Taking a Look at Our Biases

Written by: Dr. Reagan Flowers

In the midst of one of the most trying years in recent decades, and with the election approaching, conflict and controversy continue to run high. One way we can examine any situation, including approaching how we serve all students adequately, begins by taking a look at our own personal biases.

Increased awareness around racism in STEM has been one positive outcome of recent social justice developments. In fact, Cornell University recently launched a seminar to address these very issues. It is my hope that we continue to see more efforts like these in higher education. By engaging tomorrow’s brightest minds, we can all work together to remove barriers in K-12 STEM education.

Taking Stock: Personal Inventory

First, it’s important to understand that no one is perfect. No matter how open minded and inclusive we may try to be, we are all inherently influenced by our upbringings, experiences and other factors. We develop stereotypes and prejudices based on our experiences. Often, these biases are unconsciously hidden, meaning we may not consider ourselves to be prejudice or even realize when we display biased behavior.

University psychologists have worked together to develop a tool to test your unconscious biases. I encourage you to take this test, as it will help you better understand how you approach situations in your everyday life. It will also help you see the world from another point of view.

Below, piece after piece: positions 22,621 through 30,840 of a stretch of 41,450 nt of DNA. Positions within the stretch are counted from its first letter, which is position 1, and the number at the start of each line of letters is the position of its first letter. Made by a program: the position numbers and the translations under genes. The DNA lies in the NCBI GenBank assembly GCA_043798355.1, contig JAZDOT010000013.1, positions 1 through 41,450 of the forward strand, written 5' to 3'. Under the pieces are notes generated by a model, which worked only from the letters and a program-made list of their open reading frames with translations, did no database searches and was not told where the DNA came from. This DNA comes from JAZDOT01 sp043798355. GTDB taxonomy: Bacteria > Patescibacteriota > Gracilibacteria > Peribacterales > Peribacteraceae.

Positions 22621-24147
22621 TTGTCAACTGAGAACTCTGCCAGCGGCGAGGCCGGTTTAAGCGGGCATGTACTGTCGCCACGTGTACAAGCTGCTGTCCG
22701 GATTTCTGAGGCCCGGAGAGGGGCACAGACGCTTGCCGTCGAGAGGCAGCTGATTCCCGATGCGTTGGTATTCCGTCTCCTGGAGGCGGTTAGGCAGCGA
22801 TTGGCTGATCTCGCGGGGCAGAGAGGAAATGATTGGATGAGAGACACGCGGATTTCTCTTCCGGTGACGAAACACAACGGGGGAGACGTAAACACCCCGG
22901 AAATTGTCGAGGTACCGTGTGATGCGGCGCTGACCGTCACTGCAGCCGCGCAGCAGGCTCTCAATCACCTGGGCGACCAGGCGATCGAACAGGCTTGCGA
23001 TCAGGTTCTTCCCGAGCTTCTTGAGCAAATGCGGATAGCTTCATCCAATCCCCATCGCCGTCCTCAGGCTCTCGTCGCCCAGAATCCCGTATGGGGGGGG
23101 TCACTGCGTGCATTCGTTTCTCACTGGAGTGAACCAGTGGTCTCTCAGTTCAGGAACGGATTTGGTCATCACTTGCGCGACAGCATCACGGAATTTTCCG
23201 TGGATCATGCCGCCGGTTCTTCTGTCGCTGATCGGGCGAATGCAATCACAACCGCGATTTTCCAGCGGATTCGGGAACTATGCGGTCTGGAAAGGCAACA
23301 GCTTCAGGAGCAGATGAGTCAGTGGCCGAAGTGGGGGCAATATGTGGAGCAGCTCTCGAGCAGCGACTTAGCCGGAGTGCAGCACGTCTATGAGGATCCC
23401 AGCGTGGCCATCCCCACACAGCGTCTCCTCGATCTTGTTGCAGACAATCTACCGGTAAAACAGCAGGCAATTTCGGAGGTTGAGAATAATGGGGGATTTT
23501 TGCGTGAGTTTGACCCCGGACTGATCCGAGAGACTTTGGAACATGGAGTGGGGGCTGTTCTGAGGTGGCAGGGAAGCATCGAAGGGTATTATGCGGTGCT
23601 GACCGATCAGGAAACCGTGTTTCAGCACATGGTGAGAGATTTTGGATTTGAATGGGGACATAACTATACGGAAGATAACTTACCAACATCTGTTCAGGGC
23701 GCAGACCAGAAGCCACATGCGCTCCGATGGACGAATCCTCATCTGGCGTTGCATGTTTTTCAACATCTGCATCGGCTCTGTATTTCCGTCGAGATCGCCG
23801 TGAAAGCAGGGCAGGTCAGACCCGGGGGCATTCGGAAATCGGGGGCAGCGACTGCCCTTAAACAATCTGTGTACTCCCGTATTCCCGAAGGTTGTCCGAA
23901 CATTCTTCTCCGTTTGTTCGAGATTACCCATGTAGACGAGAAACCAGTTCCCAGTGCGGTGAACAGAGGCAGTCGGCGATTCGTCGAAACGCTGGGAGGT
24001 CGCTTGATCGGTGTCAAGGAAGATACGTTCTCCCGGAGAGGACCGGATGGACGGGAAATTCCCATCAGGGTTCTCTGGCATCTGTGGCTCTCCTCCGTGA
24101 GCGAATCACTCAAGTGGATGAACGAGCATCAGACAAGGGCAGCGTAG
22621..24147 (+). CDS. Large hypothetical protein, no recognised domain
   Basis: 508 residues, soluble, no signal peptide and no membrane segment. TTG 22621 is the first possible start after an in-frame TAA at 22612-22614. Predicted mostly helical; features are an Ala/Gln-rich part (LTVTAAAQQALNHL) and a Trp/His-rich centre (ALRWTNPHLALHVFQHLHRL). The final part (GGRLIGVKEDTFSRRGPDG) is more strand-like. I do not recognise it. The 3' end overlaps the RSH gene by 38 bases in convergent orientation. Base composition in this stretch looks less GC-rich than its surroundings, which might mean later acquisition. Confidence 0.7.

How Bias Affects Education

The problem with bias and prejudice is that individuals apply them to groups of people as a whole. Therefore, in education, a student’s experience may include judgement based on the color of their skin or economic bracket. With teachers, administrators, campus officers, and others making assumptions based on known facts, this sadly overrides the student’s gifts, character, brilliance, talents, and academic capacity for such students.

In todays climate, it has become evident that these types of prejudices are still much more common than many Americans would like to admit or realize.  The statistics are alarming. In the U.S., Black students are nearly four times as likely to be suspended as white students. 

Poor students also face many stereotypes, such as assumptions of laziness or lack of concern about education. Stereotypes are not truths for a reason; they are over generalizations. To get the truth, and serve every student fairly, we must look at the individual, not a trait they happen to embody. If being poor condemns you for life, no one would have an opportunity to rise above that barrier.

Bias in STEM

Learning gaps in STEM shine a bright light on underlying biases in K-12 education. Low-income and minority students perform more poorly in STEM classes, while females are less likely to take more advanced STEM exams and courses. Women make up only 28% of the science and engineering workforce, even though they comprise half of college graduates.